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Sunday, October 4, 2009

An October Sunday in the San Juans

It was a sunny but blustery day here in the San Juan Islands. I was working on the Western Prince this afternoon and while the whales were out of range up to the north of us, we still had a beautiful afternoon on the water. In addition to harbor seals, Steller sea lions, lots of sea birds, and some exotic terrestrial mammals on Spieden Island, we saw several groups of Dall's porpoise. While a few were bow-riding for a moment, one of the coolest parts was when they were just swimming alongside us and you could see their whole bodies underwater. It was amazing to me that we could see them underwater as long as we could, and during that time they neither dove out of view or broke the surface. Here's pretty much my only porpoise photo of the day that turned out, but it captures the moment well. The head of the porpoise is to the left, and you're seeing the white flank markings and the white-tipped dorsal fin:

We saw one Dall's porpoise that was missing most of its dorsal fin, which is something I've never seen before. Unfortunately I didn't get a photo of it. It must have had some negative encounter with a killer whale or a boat that led to that injury.

As we passed Lime Kiln Lighthouse there were small groups of Dall's porpoise everywhere, mostly traveling and foraging. It was also a great photo-op of the lighthouse itself, which is situation in Lime Kiln Point State Park. I've spent a lot of time over the years on shore there waiting for and watching whales, but it isn't often I get to photograph it from the water. To the left of the lighthouse the white cliff is all run-off from the historic lime kiln operation that took place there in the late 19th and early 20th century, a piece of history that gives the park its name:

I don't think I've ever written much about the Washington State Ferries that service the San Juan Islands. Being islands, the only way to get here is either by plane or boat. Most people arrive via the Washington State Ferries that serve the four largest islands (San Juan, Orcas, Lopez, and Shaw) and depart from Anacortes, WA. Most of the ferries are large enough to carry well over a hundred vehicles, like this one:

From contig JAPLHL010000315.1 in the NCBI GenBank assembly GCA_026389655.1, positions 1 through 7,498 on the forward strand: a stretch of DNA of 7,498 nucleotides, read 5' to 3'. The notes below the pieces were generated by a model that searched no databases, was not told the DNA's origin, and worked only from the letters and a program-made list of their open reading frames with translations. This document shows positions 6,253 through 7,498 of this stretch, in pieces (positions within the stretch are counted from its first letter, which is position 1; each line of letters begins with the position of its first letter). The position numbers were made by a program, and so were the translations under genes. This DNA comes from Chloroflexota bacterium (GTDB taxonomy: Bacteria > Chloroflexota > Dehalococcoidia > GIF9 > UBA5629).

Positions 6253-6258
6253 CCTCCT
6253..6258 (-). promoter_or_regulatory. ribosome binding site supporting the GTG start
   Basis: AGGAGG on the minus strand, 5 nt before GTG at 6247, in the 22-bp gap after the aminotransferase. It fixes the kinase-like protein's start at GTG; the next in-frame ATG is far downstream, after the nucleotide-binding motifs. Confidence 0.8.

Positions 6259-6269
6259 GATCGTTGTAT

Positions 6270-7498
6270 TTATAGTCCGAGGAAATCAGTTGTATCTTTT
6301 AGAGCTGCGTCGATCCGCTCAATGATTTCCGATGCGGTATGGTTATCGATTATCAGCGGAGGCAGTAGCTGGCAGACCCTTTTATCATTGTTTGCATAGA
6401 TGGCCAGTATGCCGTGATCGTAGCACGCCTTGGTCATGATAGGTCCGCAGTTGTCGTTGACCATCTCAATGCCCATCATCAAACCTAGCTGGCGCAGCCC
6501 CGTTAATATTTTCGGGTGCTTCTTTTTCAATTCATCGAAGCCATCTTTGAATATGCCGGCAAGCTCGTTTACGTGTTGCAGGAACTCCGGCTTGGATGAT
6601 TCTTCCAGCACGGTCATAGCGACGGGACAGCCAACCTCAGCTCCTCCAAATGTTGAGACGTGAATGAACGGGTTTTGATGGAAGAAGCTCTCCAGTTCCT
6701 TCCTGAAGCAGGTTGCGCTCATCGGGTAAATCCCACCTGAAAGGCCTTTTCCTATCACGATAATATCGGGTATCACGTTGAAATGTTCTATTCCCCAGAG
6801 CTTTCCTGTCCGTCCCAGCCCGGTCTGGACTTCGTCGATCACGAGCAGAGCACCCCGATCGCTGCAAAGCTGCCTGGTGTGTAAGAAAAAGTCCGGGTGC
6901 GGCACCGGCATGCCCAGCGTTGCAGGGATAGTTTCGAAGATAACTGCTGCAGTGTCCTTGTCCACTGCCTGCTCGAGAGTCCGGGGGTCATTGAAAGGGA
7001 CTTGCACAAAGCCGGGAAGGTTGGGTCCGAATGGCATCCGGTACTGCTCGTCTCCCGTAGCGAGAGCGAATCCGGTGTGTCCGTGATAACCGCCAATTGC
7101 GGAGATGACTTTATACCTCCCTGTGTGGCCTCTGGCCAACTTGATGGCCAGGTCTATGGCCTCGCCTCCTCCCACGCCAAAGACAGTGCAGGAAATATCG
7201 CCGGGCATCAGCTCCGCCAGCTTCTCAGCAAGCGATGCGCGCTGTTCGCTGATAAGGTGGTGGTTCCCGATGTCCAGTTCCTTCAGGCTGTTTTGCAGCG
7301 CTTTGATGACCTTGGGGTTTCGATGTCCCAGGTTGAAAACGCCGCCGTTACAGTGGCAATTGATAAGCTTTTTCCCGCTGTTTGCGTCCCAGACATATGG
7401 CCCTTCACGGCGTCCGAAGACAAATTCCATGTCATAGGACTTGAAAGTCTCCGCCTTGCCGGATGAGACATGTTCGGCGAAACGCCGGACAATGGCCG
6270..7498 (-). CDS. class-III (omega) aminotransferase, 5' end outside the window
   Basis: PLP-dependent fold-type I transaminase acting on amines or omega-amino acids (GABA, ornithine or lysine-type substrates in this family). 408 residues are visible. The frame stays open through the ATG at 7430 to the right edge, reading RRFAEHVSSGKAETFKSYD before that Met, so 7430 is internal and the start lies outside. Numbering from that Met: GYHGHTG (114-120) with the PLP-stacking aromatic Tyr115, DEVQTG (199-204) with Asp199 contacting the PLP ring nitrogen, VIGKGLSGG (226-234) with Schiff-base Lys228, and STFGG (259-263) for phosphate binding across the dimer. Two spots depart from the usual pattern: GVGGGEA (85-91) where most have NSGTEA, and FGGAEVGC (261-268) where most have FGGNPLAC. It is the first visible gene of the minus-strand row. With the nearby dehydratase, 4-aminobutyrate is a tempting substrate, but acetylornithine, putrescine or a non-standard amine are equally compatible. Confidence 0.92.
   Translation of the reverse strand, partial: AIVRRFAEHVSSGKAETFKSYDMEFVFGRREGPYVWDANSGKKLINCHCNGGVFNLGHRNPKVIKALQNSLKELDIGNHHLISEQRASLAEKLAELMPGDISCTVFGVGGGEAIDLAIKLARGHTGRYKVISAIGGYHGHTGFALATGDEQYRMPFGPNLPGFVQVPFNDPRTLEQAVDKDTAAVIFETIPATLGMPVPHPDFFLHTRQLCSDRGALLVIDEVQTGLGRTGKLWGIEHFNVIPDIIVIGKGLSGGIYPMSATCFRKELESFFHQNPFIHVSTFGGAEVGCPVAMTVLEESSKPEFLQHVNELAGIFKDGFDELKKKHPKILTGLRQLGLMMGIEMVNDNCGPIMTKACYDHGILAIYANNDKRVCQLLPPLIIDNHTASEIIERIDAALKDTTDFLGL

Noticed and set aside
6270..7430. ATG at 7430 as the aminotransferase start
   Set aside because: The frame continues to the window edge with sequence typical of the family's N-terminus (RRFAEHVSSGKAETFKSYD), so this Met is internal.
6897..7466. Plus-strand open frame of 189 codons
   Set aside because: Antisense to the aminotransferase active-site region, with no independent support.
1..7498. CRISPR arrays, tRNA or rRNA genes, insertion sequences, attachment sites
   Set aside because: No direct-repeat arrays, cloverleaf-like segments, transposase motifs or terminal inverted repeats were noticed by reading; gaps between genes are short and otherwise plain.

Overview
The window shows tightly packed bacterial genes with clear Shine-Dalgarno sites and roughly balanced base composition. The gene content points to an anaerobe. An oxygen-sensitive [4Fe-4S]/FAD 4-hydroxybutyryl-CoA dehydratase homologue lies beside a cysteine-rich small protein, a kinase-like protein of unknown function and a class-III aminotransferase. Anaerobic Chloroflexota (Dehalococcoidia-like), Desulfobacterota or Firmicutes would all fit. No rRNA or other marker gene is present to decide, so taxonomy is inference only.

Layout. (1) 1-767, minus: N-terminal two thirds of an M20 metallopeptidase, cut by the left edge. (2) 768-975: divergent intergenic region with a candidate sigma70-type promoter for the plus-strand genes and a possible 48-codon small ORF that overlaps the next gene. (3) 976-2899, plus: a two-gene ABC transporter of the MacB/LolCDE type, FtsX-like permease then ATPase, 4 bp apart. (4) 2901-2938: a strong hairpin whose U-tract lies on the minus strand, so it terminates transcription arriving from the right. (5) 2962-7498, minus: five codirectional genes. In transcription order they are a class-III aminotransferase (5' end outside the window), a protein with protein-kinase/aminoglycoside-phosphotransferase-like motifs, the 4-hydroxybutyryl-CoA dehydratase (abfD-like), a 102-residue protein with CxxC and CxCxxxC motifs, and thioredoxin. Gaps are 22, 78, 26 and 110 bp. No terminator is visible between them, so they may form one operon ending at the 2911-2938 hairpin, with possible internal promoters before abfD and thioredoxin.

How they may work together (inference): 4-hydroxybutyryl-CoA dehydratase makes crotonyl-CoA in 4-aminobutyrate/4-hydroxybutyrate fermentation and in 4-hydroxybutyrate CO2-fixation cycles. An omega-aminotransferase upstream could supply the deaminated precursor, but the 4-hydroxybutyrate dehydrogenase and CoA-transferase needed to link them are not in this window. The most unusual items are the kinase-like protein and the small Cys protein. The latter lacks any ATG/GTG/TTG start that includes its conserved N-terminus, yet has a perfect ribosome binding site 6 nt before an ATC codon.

In addition to ferries to and from the mainland, there is also a ferry that goes to Sidney, British Columbia, and another smaller ferry that only goes between the four major San Juan Islands, which is known as the inter-island ferry. Our normal inter-island ferry, the MV Evergreen State, has been out of commission for a few days, so they've temporarily replaced it with the MUCH smaller MV Hiyu.

I always love when the Hiyu serves the San Juan Islands, because, as far as its possible for a boat, it's really cute! Someone recently described it to me as looking like a "wind-up ferry" and it really does next to are much larger ferries. Here it is pulling into the dock, as seen on my walk home from work today:

The Hiyu can actually carry 34 vehicles and 200 passengers, which is still lower than the 87 vehicles and 980 passengers the Evergreen State can carry but probably sufficient for inter-island service in the off-season.

Via a little internet research I learned today that the Hiyu was actually built in Portland, OR in 1967. Most of her career was spent serving the short route between Vashon Island and Tacoma down in Puget Sound, but like most of her other gigs over the years, she was displaced when demand increased and they put a larger vessel on her route. For ten years she was out of use all together and people thought the vessel would be sold, but in 2007 she was called back to action as it became apparent there were no other vessels available when a Washington State Ferry was pulled for maintenance issues.

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